Oh, what a conundrum. I, also, have problems with the reduction in value of files. One of the reasons I refuse to use Apple’s Mac OS is its difficulty in working with files. Having started from the beginning of the personal computer age I spent years organizing files in directories and ensuring redundancy with backups. Renaming files to better organize the archives was not fun but a very satisfying process that kept me in touch with a vast amount of data.

As a CIO for college over the last seven years I can go back through my directories that were all moved to OneDrive with archived work before that kept in small, early USB drives. Those live in the bottom drawer of my desk. I admire them occasionally but have realized that they contain things, several companies that no longer exist, that are nearly archeological. Geological?

I don’t look and can’t imagine when I would. That is to be expected for things like that. The company assets were sold and have gone on in other forms while I don’t find those things useful as nostalgia.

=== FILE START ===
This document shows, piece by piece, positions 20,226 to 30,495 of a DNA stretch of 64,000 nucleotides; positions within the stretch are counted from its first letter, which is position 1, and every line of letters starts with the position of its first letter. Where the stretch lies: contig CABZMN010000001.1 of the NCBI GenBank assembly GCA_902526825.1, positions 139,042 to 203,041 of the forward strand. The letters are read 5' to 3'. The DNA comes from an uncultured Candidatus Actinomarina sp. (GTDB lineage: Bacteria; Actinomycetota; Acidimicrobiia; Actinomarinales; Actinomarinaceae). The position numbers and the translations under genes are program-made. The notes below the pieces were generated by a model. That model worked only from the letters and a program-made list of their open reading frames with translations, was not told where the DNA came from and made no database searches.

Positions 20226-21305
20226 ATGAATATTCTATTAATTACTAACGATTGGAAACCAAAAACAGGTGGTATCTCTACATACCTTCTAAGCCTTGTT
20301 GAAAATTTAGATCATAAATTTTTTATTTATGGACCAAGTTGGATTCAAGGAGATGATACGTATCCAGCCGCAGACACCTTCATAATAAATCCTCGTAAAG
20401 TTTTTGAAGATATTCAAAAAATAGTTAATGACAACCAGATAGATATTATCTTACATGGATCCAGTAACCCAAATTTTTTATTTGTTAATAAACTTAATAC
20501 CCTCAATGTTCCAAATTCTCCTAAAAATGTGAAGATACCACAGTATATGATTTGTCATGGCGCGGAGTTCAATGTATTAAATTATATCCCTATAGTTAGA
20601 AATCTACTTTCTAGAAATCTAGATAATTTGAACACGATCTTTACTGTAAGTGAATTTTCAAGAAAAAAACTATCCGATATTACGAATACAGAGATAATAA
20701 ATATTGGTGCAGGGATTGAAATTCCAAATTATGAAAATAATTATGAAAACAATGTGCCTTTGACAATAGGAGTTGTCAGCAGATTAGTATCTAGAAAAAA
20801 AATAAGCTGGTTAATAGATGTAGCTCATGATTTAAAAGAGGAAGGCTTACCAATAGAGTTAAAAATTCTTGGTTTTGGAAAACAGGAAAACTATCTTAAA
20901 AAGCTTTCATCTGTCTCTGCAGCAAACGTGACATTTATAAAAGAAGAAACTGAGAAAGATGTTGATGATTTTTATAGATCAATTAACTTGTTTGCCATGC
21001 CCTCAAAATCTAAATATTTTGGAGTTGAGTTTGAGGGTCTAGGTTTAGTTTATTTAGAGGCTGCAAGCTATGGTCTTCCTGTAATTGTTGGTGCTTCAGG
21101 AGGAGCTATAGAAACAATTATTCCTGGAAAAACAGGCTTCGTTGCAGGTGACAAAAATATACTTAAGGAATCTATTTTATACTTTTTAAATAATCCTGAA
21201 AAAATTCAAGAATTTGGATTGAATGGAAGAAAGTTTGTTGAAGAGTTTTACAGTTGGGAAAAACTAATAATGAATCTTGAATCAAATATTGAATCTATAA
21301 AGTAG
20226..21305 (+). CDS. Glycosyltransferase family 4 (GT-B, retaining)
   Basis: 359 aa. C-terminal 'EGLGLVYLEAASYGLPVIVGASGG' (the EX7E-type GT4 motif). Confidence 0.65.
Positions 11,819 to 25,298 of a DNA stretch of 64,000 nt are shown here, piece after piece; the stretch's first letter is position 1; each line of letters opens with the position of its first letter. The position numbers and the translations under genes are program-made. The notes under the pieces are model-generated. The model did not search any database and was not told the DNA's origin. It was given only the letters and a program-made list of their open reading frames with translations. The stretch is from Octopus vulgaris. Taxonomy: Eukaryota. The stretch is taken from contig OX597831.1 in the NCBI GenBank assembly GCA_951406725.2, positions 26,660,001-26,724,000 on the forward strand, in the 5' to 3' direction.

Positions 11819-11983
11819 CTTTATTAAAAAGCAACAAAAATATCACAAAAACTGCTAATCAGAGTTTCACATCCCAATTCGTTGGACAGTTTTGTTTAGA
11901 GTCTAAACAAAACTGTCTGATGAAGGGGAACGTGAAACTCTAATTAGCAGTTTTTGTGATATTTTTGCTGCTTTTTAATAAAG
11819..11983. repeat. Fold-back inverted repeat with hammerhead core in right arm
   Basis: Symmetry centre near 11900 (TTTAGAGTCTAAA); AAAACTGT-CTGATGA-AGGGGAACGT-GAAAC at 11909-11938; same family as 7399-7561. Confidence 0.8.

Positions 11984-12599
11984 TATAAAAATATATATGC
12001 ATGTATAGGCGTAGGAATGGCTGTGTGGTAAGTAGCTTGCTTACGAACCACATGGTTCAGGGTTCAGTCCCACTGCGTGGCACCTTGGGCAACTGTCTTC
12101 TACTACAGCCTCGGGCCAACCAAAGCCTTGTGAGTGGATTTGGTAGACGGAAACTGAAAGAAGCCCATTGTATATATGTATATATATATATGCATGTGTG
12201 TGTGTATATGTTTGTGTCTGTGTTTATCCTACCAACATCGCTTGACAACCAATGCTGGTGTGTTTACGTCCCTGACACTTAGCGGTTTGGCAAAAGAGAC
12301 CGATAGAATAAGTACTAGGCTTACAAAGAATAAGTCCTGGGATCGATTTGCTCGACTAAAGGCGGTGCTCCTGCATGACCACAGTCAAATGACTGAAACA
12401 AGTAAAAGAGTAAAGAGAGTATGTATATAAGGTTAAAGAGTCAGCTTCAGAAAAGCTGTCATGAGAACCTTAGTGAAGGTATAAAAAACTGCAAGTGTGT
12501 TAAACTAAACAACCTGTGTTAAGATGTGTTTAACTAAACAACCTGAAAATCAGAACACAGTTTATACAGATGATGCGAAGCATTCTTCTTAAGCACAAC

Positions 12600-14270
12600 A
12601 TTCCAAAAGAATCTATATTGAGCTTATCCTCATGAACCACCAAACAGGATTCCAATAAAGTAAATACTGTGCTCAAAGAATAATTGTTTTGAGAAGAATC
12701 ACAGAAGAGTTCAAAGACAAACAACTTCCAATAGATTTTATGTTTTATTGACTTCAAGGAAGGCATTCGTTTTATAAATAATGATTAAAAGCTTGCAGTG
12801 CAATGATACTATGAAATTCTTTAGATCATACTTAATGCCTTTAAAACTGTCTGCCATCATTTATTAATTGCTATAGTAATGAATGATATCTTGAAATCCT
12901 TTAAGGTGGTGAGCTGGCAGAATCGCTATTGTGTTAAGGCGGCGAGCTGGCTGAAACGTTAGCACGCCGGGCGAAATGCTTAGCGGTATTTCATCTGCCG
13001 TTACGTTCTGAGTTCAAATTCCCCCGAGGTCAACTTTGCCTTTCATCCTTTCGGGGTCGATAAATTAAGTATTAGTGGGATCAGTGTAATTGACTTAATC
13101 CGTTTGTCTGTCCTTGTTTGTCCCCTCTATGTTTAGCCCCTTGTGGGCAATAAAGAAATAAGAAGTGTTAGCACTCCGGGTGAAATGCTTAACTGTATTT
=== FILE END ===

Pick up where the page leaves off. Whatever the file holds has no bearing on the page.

But my point is that all of my organized annual and permanent directories with my files were large and divers six years ago but have shrunk year by year into one for each year. What were numerous subdirectories have become, as you note, just thrown into a pile.

I’m embarrassed to look at my OneDrive. And I, too, keep everything in my Office 365 Outlook email. I would never admit that except that I just did.

I was corrupted by iOS, Sam Sung, and Android. Everything is just a message or an attachment or else stored by an app in its cloud.

Data is diverse and dispersed that search is the only way. Since I run all virtualized desktops with cloud storage I’m very nearly fileless. Have I lost something important? Probably but it is too much trouble to look for it.

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Educator, CIO, retired entrepreneur, grandfather with occasional fits of humor in the midst of disaster. . .

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